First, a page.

AUD/USD and NZD/USD Fundamental Weekly Forecast – Powell’s Testimony to Have Major Impact on Aussie, Kiwi

Powell is likely to reiterate his “wait and see” and “data determinant” approach. He’s not likely to tip his hand because he knows he can impact the financial markets. No matter what he says, the markets will be impacted. He just want to minimize the volatility.
James Hyerczyk

The Australian and New Zealand Dollars finished lower last week with both currencies posting potentially bearish closing price reversal tops. The moves indicate the selling is greater than the buying at current price levels, but not necessarily a resumption of their weekly downtrends yet.

What we could be seeing at this time is position adjustments in reaction to the uncertainty over whether the Federal Reserve will cut rates at the end of July or not. Furthermore, investors still aren’t sure if the Reserve Bank of Australia (RBA) or the Reserve Bank of New Zealand (RBNZ) will cut rates as soon as August or wait until later in the year.

Last week, the AUD/USD settled at .6980, down 0.0042 or -0.60% and the NZD/USD closed at .6629, down -.0089 or -1.32%.

Australian Dollar

The RBA cut interest rates to an historic low of 1 percent last week. In doing so, it highlighted concerns over rising unemployment and a slowing economy. The 0.25-percentage point cut follows a similar move at June’s meeting and is the first back-to-back cut since 2012, amid fears of a global financial meltdown flowing from European banks.

The RBA’s decision was largely expected, with the market pricing a roughly 80 percent chance of a cut ahead of the Reserve Bank’s board meeting.

Recent data from Australia showed that unemployment has been steadily rising in recent months, from a trough of 4.9 percent earlier in the year, and stood at 5.2 percent in May, while GDP growth has fallen to just 2 percent, the weakest reading since the immediate aftermath of the global financial crisis 10 years ago.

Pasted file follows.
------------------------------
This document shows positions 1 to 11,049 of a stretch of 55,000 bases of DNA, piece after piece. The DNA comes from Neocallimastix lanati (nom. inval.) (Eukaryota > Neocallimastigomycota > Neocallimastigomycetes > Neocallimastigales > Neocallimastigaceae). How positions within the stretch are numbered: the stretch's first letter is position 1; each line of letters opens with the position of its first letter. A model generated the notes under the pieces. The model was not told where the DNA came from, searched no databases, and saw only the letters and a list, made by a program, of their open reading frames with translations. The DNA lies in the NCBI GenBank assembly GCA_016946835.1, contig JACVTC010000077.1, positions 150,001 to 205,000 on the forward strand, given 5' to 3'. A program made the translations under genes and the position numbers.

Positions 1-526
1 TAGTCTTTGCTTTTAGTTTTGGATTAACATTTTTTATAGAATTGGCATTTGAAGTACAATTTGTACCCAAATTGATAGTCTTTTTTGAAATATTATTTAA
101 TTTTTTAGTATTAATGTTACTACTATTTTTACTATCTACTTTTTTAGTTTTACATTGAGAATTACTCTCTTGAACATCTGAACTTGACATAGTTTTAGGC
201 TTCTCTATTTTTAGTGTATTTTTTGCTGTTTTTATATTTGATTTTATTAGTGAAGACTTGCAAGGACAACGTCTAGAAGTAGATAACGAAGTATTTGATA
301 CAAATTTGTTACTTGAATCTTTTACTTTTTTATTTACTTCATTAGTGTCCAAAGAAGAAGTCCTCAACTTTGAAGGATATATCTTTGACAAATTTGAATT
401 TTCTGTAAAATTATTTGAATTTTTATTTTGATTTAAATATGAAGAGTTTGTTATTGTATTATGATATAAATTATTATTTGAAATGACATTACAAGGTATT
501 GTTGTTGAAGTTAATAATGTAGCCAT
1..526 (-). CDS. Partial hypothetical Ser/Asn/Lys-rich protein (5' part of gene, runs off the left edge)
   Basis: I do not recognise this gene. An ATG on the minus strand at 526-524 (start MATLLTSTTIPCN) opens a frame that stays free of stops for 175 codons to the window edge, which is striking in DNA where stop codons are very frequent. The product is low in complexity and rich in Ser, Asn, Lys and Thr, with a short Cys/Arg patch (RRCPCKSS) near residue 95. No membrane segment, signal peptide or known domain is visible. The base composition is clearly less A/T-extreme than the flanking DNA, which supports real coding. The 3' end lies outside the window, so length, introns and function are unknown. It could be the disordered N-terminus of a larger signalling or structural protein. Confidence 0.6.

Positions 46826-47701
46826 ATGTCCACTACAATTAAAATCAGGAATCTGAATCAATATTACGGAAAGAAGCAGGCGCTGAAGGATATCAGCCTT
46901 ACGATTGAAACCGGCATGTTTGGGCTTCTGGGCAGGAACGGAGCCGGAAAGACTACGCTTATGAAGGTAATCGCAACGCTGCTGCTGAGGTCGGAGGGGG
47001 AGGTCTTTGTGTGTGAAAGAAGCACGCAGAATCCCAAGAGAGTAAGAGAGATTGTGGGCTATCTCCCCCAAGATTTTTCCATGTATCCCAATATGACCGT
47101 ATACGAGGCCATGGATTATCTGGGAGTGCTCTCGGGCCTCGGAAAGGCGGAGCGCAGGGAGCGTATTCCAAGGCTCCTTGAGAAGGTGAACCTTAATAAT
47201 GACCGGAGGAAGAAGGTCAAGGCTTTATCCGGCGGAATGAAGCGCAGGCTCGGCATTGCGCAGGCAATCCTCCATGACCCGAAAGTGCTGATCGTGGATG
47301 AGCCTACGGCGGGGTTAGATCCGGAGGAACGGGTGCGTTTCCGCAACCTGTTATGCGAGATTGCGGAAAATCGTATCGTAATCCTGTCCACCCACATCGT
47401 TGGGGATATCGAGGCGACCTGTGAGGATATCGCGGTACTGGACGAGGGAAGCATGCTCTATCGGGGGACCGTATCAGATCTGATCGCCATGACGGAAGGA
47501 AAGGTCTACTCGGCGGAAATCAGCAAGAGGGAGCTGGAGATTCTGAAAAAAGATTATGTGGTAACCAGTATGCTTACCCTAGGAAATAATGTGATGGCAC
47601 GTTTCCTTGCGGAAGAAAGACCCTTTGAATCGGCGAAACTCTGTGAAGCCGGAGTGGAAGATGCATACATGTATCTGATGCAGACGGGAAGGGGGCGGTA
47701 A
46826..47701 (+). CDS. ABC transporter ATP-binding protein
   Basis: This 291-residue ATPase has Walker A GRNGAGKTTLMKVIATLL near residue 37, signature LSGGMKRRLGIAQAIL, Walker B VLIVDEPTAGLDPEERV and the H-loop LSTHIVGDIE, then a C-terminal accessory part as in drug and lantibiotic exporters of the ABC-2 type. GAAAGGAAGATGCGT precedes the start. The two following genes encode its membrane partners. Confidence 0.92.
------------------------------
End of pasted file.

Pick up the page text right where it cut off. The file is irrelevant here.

RBA Governor Philip Lowe said after the release of the statement that lower interest rates could help advance the RBA’s goal, and did not rule out further cuts. He further added that lower interest rates could help advance the RBA’s goal, and did not rule out further cuts.

New Zealand Dollar

There were no major releases from New Zealand with most traders primarily focused on key events in the United States. Minor reports included NZIER Business Confidence. It came in at -34, well below the previous -29. This was an indication that business leaders expect the current economic weakness to worsen. The big positive surprise was the 13.2% jump in Building Consents from the previously reported -7.9%.

Additionally, the GDT Price Index fell 0.4% and ANZ Commodity Prices fell 3.9%.

United States

The Aussie and Kiwi started to show signs of weakness last week after the U.S. ISM Manufacturing PMI report came in better than expected at 51.7. This was offset, however, by the ISM Non-Manufacturing PMI report which came in slightly below expectations at 55.1.

The major market moving event was the U.S. Non-Farm Payrolls report. The headline number showed the economy added a robust 224K jobs in June. This was well above the 162K forecast. The unemployment rate edged up to 3.7%. The closely watched average hourly earnings number, which is used as an inflation indicator, fell short of expectations, rising 0.2% on a monthly basis versus 0.3% growth expected. On an annual basis, wages were up 3.1%.

Weekly Forecast

This week, all of the major events are tilted toward the United States. They include one speech from Fed Chair Jerome Powell on Tuesday, and two days of testimony on Wednesday and Thursday. Key reports include U.S. Consumer and Producer Inflation.

Powell is likely to reiterate his “wait and see” and “data determinant” approach. He’s not likely to tip his hand because he knows he can impact the financial markets. No matter what he says, the markets will be impacted. He just want to minimize the volatility.

Look for the AUD/USD and NZD/USD to weaken if Powell reins in market expectations for a July 31 rate cut, and for their rallies to possibly resume if he reinforces market expectations for a late July rate cut.

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